About an hour after that, while Hubz was hanging out with our boys, the doctor came to check on me again, before she took her dinner break. We made small talk and she got to business. She got a serious look on her face. I knew it couldn’t be good. In the past hour, I had gone from a 1 to a 3, and I was almost 80% effaced. My contractions weren’t stopping. I was in labor. They weren’t going to stop it any more. I asked if I should call my husband. The ob was very frank and said yes, I’d likely be having my baby by morning.

I was bombarded by a perinatologist, a neonatologist, and a plebotomist. A nurse also came and administered a steroid shot for my baby’s lungs. Everything was a blur. Hubz came back, frazzled as ever. I was pouring over literature on premature babies. The upside was that they were going to try to let me deliver on my own, without a c-section.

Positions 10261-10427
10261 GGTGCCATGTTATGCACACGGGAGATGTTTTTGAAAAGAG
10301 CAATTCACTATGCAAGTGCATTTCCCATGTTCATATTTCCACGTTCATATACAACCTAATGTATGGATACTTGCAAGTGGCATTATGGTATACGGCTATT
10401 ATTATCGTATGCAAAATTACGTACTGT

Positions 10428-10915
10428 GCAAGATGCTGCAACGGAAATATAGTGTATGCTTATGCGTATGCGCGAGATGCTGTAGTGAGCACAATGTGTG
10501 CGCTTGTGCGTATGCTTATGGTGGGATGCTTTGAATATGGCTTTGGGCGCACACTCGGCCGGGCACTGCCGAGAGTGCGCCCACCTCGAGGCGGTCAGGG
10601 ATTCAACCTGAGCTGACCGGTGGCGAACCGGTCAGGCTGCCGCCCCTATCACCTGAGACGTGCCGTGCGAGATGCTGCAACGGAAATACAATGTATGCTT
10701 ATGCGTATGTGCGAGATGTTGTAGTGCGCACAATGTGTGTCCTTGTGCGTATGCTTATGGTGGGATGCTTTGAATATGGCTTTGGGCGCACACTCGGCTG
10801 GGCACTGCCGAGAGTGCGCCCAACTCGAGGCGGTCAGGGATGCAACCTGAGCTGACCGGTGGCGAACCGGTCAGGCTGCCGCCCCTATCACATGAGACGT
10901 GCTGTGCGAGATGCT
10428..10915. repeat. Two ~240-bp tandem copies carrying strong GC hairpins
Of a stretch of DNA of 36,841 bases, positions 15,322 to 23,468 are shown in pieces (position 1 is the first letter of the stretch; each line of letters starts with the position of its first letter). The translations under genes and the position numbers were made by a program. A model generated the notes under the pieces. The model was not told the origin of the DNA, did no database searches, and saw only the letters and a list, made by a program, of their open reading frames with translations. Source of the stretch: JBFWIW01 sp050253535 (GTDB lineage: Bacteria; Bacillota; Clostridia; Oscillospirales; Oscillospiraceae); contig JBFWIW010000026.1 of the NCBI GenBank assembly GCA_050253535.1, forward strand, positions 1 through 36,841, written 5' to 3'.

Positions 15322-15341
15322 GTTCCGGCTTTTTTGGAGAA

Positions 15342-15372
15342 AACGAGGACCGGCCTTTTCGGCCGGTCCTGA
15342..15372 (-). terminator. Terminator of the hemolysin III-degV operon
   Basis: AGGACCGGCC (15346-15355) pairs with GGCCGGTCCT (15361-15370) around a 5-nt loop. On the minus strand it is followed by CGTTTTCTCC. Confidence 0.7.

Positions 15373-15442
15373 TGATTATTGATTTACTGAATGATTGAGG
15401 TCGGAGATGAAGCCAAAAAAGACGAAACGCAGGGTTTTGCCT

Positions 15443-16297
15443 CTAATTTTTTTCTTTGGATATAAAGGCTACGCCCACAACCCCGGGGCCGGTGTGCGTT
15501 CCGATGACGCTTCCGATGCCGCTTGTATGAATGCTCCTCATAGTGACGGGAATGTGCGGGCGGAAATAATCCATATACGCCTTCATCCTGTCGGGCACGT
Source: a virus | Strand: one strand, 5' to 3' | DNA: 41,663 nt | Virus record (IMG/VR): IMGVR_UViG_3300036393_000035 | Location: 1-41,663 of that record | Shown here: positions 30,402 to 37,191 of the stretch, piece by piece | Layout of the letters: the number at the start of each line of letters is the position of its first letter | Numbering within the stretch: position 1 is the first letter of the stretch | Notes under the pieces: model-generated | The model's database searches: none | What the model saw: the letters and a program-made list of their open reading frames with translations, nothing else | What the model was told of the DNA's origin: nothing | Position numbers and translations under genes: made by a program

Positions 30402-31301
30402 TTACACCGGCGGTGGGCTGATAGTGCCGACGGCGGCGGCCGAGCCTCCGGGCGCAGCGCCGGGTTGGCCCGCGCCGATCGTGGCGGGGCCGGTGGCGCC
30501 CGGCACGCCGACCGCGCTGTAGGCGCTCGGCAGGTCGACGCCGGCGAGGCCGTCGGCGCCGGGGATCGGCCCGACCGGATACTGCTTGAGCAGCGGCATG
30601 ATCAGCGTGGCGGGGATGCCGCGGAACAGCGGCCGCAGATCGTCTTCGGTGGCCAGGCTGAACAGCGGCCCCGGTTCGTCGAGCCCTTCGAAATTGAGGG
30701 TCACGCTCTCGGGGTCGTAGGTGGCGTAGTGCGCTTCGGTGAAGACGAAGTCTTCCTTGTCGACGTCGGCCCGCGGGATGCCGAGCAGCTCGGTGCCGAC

They moved me to one of the labor and delivery rooms. They had everyone on call. At 8 pm my contractions got intense. I was having trouble talking through them. I secured my epidural, and was able to relax. Then, nothing…The doctor woke me at midnight to break my water. It is believed that the reason for my pre-term labor was that I had excessive amniotic fluid. And the baby was measuring big. You know you’ve got a lot when the doctor and nurse, who see this all of the time, were going, “oh my GOD, that’s a lot of fluid.” I was able to rest a bit more. And then it happened….my contractions stopped. Nothing. Nada.

They hooked me up to a pitocin drip. That started those contractions up really quickly. However, as we went on into the wee hours of the morning, I was only up to an 8, and the baby’s heartrate was getting goofy again. The OB suggested a c-section. I agreed.